Saturday, June 16, 2012

A tiny amount of effort can make the world of difference.

Imagine for a moment that you're in a workplace, and there have been a few veiled comments that someone you know, but aren't particularly close to is being bullied. Let's for the moment call her Sheila, but it could as easily be Chip, Ahn, Stephan, Narasimha or Lee.

What's it to you? After all Sheila has friends, you've seen them going for a walk, chatting over lunch and you know they sometimes go out for a drink after work some Fridays.

But Sheila looks dreadful, she seems weighed down and no longer makes witty quips to her friends. The spring has gone from her step and you've heard she no longer goes out for lunchtime walks or to the Pub after work. She has become hesitant, nervous, wary and on edge, sometimes snapping for no apparent reason.

What comes as a surprise to many people is that whilst they know the target of a bully needs support it's rare for that person to be receiving the level of support they desperately need. I'm not referring to assistance from HR or legal options. I'm talking about the little everyday things that help make life bearable, so that the target doesn't feel so dreadfully, painfully alone.

Clearly, something is wrong with Sheila. Perhaps it's more than a temporarily grumpy boss, and she is being systematically hounded, harassed, mobbed or bullied.

a) you don't know what to do
b) you think someone else is helping/supporting - she's got lots of friends, right?
c) you think that what you have to offer is too minimal to make a difference

It's so easy to assume that someone else is helping. But there are all sorts of reasons this may not happen: One person may be struggling with their own issues and not notice, another may be concerned that if they're seen to support they will become the next target, and many others think "Surely her closer friends are helping. I'm not really that important to her." (More on this here)

Time and time again, I've had people say to me: "I felt so alone, it's like no-one noticed or cared."

My request to you is to show you care. Never assume the target has allies. The bully regularly has cronies, they can be powerful, nasty, vicious and unrelenting in their subtle and not so subtle undermining ways. The target rarely has the same level of support.

The simplest of things can make all the difference and let the target know they're not alone. In all sorts of unobtrusive ways you can show you care. A "thinking of you" text or email. A stick-it note with a smiley face or amateurish sketch of a bunch of flowers or clown. A kind word. An offer to have a coffee together. An email with a beautiful/inspiring/amusing photo attached. You don't really need to say much or commit to deep involvement. A variety of support is important, and your role may not need to be more than this.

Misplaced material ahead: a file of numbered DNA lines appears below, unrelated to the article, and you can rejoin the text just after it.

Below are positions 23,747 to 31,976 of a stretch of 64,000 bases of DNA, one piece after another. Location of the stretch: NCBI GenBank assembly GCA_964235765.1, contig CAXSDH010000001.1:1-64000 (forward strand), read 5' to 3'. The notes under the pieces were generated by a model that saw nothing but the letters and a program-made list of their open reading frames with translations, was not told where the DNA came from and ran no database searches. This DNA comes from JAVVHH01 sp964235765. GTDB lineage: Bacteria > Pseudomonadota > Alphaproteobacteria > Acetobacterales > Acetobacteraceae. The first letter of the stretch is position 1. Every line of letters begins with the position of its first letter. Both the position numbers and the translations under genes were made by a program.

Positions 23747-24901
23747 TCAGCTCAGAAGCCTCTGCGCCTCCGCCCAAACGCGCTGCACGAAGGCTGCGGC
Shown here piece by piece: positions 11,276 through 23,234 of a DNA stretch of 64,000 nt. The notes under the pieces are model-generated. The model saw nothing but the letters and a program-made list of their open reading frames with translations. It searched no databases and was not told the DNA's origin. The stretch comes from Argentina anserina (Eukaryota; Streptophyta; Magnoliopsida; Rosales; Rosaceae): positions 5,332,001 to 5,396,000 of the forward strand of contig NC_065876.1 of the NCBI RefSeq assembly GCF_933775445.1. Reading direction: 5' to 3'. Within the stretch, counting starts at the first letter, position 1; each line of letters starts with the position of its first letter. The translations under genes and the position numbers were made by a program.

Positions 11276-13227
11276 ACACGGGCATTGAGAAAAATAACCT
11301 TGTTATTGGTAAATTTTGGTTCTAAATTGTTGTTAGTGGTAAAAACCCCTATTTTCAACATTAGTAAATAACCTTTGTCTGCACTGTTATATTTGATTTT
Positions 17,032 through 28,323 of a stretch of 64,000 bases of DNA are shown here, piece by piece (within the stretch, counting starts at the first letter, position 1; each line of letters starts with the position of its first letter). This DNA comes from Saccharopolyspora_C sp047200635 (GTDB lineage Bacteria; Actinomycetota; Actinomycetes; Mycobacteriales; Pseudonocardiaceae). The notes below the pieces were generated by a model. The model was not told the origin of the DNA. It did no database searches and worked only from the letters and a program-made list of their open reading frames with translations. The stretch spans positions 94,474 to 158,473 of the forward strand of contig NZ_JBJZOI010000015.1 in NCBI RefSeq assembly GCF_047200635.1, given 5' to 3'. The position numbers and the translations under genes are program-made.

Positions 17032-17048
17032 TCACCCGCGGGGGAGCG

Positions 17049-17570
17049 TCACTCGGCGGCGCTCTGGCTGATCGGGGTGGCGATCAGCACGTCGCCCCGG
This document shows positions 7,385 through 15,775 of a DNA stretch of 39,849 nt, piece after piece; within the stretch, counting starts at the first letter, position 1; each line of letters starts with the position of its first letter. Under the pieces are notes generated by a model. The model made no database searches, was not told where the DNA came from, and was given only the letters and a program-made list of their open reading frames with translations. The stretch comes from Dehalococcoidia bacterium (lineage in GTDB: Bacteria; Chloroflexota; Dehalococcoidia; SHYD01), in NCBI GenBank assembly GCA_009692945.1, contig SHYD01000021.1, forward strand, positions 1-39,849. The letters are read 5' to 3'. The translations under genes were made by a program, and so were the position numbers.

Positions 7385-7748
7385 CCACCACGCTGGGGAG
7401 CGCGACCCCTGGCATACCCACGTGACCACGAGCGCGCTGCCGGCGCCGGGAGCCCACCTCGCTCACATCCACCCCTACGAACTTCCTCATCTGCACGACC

Tactful support is mostly welcome; ask if you're unsure. Remember, you may be the only person to show you care. 

Here's a link to a post describing a situation I've witnessed far too many times - the tell tale signs of abuse and the debilitating suffering and legacy of unrelenting bullying.
Examples of artistic creativity might give the target hope
and remind them there is beauty in the world.
There's more information that could support the target here, here and here, and a book review on "Working with Mean Girls" by Meredith Fuller (which is equally relevant to men!)



Hilary Melton-Butcher said...

Hi Sue .. great post - we just don't know what's going on behind facades do we ... and bullying starts so early in life ..

We just need to be kind and compassionate to everyone .. giving others a chance to respond so they feel support - that can be developed out if necessary.

Cheers Hilary

Liza said...

Never assume the target has allies is a huge phrase.

sue said...

Thankyou Hilary. I think your words - be compassionate to everyone is really the crux of it. You never know what a facade is hiding, or when a kind gesture will be most welcome.

Liza, It's so easy to think someone has supportive friends - yet they don't and so suffer in silence. said...

So true, Sue. Those little acts of kindness can make all the difference. And if one person is bullied in a workplace, they're often not actually alone. Right? It's my experience that once coworkers start talking, they realize they have shared stories.

Thanks for this post.

Thanks for commiserating about the droner too. Your story is funny, but I'm sorry you went through it.


sue said...

Robyn, that's so true. It can be incredibly hard to begin the conversation, but what it unearths can be mindblowing.

Re droners - thankyou ;)